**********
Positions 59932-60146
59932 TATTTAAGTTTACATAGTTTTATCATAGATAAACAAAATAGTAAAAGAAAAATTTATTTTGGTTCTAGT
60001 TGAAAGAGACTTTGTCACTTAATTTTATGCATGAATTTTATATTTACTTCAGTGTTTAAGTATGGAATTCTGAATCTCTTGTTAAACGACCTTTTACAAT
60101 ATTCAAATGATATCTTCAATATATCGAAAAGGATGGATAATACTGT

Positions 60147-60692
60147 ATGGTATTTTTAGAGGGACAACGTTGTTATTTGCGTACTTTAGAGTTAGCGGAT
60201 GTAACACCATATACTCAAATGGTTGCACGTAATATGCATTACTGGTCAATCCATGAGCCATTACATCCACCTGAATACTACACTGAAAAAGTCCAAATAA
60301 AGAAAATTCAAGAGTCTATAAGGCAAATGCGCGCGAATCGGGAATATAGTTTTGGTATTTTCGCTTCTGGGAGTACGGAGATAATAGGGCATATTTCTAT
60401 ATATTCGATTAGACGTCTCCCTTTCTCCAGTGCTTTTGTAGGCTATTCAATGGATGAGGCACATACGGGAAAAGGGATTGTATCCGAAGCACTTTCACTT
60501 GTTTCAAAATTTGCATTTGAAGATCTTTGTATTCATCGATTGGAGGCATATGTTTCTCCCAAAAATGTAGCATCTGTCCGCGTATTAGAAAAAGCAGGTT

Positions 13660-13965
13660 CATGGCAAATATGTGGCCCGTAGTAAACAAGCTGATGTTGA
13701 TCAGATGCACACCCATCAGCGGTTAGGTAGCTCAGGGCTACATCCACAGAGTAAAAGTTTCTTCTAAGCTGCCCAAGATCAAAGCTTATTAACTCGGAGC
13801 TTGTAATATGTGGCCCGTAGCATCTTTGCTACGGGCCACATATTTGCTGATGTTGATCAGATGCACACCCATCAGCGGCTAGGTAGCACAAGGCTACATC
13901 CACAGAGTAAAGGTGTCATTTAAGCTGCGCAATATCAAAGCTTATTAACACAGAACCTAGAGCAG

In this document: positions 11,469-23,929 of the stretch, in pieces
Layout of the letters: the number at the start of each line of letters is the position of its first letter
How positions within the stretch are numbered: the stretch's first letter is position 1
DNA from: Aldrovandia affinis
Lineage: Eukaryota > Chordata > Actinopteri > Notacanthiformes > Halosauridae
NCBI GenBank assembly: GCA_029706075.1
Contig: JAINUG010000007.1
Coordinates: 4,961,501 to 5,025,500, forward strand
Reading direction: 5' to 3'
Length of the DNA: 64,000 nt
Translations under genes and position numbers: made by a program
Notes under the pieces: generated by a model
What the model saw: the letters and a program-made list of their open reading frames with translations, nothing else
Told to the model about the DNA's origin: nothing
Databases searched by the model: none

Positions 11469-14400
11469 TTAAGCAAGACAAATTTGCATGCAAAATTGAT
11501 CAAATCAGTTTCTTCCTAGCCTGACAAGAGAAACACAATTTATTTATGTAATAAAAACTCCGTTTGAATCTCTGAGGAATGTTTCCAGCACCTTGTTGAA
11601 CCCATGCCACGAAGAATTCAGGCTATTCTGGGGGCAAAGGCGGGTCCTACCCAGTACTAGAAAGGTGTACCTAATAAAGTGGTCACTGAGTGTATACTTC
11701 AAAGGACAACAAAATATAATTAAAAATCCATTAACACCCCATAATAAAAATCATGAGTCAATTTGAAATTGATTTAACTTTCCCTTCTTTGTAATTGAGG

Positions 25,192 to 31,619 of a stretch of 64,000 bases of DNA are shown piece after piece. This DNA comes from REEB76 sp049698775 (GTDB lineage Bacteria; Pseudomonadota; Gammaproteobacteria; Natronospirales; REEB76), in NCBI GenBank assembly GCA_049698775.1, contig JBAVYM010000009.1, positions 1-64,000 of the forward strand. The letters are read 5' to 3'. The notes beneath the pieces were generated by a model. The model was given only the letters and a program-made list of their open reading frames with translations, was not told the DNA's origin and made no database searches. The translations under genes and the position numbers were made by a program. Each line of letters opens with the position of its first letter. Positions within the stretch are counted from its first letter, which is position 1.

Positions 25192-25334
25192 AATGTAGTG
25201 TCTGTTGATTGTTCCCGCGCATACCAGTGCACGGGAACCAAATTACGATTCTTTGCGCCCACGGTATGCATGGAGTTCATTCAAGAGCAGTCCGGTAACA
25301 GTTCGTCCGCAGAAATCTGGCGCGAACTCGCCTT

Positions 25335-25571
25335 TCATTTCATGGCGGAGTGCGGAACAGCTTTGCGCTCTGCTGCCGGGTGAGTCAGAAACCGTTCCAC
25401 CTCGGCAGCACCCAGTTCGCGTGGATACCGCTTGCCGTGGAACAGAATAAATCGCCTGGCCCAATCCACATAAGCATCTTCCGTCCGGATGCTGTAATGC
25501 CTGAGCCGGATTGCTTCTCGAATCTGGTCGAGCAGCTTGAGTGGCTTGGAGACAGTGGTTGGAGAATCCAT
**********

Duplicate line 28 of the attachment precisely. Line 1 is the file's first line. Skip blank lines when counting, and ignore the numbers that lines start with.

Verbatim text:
What the model saw: the letters and a program-made list of their open reading frames with translations, nothing else